The Aluminum MMI dropped one point for our July reading, falling back to 87 after May and June saw the sub-index check in at 88.
The sub-index has been in somewhat of a holding pattern since April, when President Donald Trump’s investigation announced it was opening investigations into steel and aluminum imports, invoking the little-used Section 232 of the Trade Expansion Act.
The Commerce Department held a public hearing June 22, during which industry executives offered their opinions on the challenges facing U.S. aluminum and whether protectionist actions should be taken. While primary manufacturers welcomed tariffs or quotas, downstream manufacturers weren’t as keen on the idea.
More recently, the International Trade Commission (ITC) released its own report on the competitive conditions affecting the U.S. aluminum industry. The report’s executive summary zeroed in on five factors: the global aluminum industry is widely affected by government intervention through policies and programs that principally impact primary aluminum production costs; the chief determinants of competitiveness vary among industry segments; as of 2015, China was the world’s largest aluminum producer and consumer; competitiveness of the U.S. industry varied across segments; and the global aluminum market experienced price declines of roughly 30% during 2011–15 due to oversupply.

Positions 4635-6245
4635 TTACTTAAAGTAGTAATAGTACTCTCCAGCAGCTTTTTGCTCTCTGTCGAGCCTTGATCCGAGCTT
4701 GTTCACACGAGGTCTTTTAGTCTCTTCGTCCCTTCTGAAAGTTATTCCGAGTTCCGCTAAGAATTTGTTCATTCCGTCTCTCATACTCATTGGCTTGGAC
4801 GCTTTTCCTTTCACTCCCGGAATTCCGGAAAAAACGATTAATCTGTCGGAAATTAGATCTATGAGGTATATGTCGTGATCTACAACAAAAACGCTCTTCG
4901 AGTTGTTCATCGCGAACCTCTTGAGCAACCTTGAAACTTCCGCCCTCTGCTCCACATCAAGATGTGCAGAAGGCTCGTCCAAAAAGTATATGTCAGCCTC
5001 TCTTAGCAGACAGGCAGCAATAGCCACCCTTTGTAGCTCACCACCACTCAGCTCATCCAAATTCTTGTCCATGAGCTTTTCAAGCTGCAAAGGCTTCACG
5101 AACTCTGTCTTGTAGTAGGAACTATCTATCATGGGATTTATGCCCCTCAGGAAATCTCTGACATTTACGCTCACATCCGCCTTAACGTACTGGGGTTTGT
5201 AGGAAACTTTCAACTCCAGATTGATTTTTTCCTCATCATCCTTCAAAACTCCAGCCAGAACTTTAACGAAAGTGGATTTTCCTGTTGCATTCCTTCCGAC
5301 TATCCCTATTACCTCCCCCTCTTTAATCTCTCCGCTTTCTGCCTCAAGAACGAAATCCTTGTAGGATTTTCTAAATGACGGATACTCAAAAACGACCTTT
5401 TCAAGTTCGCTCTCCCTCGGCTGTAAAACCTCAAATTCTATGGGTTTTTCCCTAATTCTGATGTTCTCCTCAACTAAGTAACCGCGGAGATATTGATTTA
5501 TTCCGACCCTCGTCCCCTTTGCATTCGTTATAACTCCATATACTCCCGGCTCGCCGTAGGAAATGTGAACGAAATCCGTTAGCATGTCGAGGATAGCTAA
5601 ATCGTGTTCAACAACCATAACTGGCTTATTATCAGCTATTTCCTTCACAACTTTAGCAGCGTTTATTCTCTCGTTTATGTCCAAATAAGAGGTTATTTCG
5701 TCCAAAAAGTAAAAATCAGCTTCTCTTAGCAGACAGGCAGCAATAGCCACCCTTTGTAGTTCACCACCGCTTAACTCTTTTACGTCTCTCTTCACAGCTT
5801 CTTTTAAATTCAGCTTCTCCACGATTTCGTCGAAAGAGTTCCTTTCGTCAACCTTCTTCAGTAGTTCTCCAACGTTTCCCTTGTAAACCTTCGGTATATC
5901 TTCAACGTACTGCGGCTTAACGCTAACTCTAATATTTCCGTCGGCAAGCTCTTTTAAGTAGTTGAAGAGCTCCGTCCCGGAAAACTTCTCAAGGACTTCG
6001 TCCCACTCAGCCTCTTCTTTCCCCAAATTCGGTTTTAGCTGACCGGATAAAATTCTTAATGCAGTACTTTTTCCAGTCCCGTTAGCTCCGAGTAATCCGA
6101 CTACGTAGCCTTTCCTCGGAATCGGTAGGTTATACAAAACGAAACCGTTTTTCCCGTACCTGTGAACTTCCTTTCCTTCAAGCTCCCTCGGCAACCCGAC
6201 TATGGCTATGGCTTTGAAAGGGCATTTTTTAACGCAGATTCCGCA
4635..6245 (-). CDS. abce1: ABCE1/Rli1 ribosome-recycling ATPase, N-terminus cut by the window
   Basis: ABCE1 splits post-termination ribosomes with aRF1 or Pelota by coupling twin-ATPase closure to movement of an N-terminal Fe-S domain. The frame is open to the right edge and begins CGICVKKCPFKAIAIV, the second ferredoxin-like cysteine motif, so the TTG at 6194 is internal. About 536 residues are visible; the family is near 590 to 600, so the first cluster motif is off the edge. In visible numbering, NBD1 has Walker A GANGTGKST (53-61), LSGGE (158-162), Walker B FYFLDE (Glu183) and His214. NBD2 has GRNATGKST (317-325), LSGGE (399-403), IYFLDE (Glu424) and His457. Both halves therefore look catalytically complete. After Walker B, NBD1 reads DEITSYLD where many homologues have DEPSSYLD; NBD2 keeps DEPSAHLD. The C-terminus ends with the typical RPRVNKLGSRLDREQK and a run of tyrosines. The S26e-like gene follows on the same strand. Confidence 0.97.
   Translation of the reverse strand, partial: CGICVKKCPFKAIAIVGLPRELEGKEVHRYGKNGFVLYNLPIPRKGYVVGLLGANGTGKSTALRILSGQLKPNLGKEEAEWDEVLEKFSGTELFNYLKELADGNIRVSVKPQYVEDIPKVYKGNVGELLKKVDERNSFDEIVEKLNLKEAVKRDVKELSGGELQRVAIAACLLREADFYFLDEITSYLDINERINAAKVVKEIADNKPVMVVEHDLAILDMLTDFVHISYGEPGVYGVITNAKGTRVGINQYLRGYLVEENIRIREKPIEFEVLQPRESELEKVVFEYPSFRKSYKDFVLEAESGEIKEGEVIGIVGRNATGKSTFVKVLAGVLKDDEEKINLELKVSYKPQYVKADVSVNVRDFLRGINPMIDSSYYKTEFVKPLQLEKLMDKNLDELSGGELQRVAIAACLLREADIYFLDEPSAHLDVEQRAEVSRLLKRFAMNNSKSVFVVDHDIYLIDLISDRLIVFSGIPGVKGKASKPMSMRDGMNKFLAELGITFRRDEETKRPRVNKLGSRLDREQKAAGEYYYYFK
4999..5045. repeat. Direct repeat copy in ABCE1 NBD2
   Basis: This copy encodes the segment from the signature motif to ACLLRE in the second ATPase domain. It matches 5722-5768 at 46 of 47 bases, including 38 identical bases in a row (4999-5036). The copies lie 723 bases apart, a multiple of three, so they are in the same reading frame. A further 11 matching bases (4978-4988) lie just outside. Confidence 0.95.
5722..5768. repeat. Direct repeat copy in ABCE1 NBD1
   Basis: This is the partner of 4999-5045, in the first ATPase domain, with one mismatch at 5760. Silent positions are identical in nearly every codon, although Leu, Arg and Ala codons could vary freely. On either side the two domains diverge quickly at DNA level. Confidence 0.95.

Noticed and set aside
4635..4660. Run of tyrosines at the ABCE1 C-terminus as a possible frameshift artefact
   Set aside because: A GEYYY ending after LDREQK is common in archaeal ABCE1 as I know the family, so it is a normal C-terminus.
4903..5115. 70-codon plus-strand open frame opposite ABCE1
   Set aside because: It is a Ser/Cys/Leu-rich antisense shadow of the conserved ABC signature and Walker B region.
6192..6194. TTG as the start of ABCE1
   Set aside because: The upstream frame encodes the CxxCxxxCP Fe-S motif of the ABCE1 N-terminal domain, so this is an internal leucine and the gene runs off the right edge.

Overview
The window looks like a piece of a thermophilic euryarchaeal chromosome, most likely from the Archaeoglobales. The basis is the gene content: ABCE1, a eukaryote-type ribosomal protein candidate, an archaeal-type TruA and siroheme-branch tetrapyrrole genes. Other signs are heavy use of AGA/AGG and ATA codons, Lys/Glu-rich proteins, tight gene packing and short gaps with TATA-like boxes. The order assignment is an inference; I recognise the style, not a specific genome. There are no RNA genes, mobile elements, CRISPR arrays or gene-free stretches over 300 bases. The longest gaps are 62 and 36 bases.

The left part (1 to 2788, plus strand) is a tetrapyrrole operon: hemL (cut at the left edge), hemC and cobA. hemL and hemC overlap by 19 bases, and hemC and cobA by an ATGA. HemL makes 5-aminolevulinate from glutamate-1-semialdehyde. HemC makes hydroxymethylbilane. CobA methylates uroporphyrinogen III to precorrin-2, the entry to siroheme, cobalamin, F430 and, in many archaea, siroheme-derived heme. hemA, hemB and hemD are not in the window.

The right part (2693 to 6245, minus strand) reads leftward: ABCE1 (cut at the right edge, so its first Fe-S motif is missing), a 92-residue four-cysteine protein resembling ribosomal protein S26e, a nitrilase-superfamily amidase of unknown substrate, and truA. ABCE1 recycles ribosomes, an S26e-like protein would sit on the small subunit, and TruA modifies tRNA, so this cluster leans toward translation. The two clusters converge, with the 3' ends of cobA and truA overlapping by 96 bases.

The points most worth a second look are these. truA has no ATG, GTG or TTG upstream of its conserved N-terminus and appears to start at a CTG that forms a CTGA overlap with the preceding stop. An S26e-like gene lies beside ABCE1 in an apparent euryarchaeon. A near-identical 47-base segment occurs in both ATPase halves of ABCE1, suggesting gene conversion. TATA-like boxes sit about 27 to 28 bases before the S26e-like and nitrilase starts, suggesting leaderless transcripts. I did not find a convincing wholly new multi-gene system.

U.S. imports rose by 41% during the period from 2011–2016, to nearly 1.7 million metric tons, according to the ITC report. In terms of wrought aluminum imports, in 2016 the U.S. took in the most product from China (531,000 metric tons), with Canada coming in second (452,000 mt).
There was an uptick in optimism from the metals industry after the election of President Donald Trump, given his campaign promises regarding infrastructure building projects. Those campaign promises have yet to gain traction, and that initial excitement has leveled out — in short, many are in wait-and-see mode.
Per Section 232, the Commerce Secretary has 270 days to present the president with a report and recommendations. Many expect those investigation results to be announced sometime this month, although no official word has been given.
In an emailed statement Friday, Heidi Brock, president and CEO of The Aluminum Association, wrote: “Regarding the Section 232 investigation on aluminum imports and national security, we continue to engage the Administration and Capitol Hill to promote our three principles of 1) focus on the problem of Chinese subsidized aluminum overcapacity, 2) exempt Canadian imports and other foreign producers such as the European Union who trade fairly and have not contributed to rising global overcapacity, and 3) consider the effects of overcapacity on both primary and downstream producers.”